A modest attempt has been made to study the much discussed topics related to drama and aesthetics from ancient time to till date in a new perspective of genuine illumination. Both Indian and Greek aesthetics have a long tradition and spontaneous development with speculative similarities. But India has surpassed the contributions of Greek and other nations of the west by its independent and philosophical basis of original and new theories. Most of the western aesthetic theories have their genesis in the Greek and Roman sources. But Indian literary genres and aesthetic theories have an independent origin and development distinct from those of the west. Most of such theories were revelations of the intuitive self (pratibha), an inexhaustible source of evernew forms. In these theories one can perceive intellectural discriminations based on philosophical concepts derived from contemplation of precise work of art.
Intellectual awakening was similar to East and West during the period B.C, and the probe to assess the creative activity of the poets and the implication and relevance of literature to society. The basis of ancient literary criticism remains as a landmark, though much developments, deviations and novelty have effected in its field with the elapse of time. The topics discussed in the different chapters of this book are great landmarks in the development of drama and aesthetics. When Aristotle mainly leads the critics on tragic form of the West, Bharata leads the Indian dramatists and dramaturgists to the whole types of drama including the Anka (tragedy). Bharata and his followers have laid down independent aesthetic norms suited to all the ages. India's wonderful and profound contributions to the world of aesthetics are the Anukarana theory of Bharata and Sri Sankuka; the Dhvani theory of Anandavardhana, the Sadharanikarana theory of Bhattanayaka and the theory of Reflection (Abhivyakti vada) of Abhinavagupta. However, the theories of Bhattanayaka, Anandavardhana and Abhinavagupta have raised genuine curiosity and passion in the study of literature, particularly in Drama and Aesthetics. Bharata's Rasasutra the wonderful catchword that contains the mode of aesthetic experience of all kinds of fine arts, deserves special mention in this context. The Rasasutra and the interpretations on it at different periods, in the light of philosophical speculations have elevated Indian aesthetics to the level of spiritual delight. Bhasa is a new path finder in the field of drama against traditional conventions, belief and norms. His tragic concept has not been undergone serious study in its real sense and spirit. The topics discussed in the different chapters of this book are great land marks in the study of Drama and Aesthetics.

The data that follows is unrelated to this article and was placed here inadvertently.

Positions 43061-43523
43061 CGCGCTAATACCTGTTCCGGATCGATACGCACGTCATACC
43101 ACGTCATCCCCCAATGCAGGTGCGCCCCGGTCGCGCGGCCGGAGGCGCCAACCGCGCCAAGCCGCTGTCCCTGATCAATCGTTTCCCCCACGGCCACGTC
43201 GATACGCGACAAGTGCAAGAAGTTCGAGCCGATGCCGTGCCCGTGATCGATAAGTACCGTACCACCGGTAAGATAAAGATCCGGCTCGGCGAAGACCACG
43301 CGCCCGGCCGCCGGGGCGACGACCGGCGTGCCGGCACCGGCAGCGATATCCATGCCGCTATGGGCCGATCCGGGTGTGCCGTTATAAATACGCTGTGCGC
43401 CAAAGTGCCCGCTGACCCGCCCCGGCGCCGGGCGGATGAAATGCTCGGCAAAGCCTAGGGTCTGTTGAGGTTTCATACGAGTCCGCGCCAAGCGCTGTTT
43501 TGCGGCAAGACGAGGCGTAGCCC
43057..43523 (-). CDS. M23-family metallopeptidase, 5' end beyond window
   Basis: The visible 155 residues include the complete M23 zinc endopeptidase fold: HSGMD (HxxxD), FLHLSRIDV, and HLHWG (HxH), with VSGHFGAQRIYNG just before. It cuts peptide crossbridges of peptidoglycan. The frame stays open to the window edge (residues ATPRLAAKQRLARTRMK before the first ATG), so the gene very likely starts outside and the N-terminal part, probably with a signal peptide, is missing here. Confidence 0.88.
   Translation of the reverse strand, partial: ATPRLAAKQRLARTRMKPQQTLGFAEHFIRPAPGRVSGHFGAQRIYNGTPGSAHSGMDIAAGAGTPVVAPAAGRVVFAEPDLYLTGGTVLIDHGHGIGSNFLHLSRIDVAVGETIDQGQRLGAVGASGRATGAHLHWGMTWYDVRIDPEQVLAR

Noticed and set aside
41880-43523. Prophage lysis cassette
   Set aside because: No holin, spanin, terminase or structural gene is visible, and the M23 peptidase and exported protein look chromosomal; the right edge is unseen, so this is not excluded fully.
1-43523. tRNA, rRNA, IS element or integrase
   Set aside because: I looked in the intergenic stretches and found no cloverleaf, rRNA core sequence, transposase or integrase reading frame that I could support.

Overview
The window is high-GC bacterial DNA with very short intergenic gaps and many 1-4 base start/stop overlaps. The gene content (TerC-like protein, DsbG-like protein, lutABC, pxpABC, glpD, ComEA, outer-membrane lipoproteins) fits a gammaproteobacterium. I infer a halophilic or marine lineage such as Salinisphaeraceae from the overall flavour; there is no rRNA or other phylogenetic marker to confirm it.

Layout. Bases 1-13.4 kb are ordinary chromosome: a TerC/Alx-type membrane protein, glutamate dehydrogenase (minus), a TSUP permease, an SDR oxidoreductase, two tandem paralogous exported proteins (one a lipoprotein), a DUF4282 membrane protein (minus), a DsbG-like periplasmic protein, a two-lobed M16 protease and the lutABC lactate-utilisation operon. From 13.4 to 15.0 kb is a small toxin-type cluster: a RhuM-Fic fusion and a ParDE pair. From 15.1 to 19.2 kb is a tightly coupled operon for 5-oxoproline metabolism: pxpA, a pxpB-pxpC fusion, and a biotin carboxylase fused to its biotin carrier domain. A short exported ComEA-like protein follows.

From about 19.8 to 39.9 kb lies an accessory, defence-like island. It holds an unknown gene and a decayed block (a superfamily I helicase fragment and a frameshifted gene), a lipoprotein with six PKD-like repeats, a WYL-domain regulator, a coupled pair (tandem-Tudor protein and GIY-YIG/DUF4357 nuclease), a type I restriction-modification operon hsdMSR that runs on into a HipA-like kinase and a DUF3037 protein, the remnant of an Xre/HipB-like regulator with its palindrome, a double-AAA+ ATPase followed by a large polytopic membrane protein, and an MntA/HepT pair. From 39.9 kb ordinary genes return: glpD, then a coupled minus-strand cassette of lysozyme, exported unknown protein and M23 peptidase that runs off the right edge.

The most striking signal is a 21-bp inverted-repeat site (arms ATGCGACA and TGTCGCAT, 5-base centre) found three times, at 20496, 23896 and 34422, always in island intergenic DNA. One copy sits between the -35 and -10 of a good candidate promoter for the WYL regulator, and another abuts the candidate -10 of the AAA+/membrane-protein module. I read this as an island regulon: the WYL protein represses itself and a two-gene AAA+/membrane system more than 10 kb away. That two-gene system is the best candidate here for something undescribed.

I wish to record my gratefulness to the Universtiy of Kerala, particularly to the Department of Sanskrit and its HOD for providing material assistance and access to the resources of the library for the completion of this book. I owe my greatest debt to my wife and two daughters and grand daughter for their encouragement and cheerfulness to make this work ready for publication.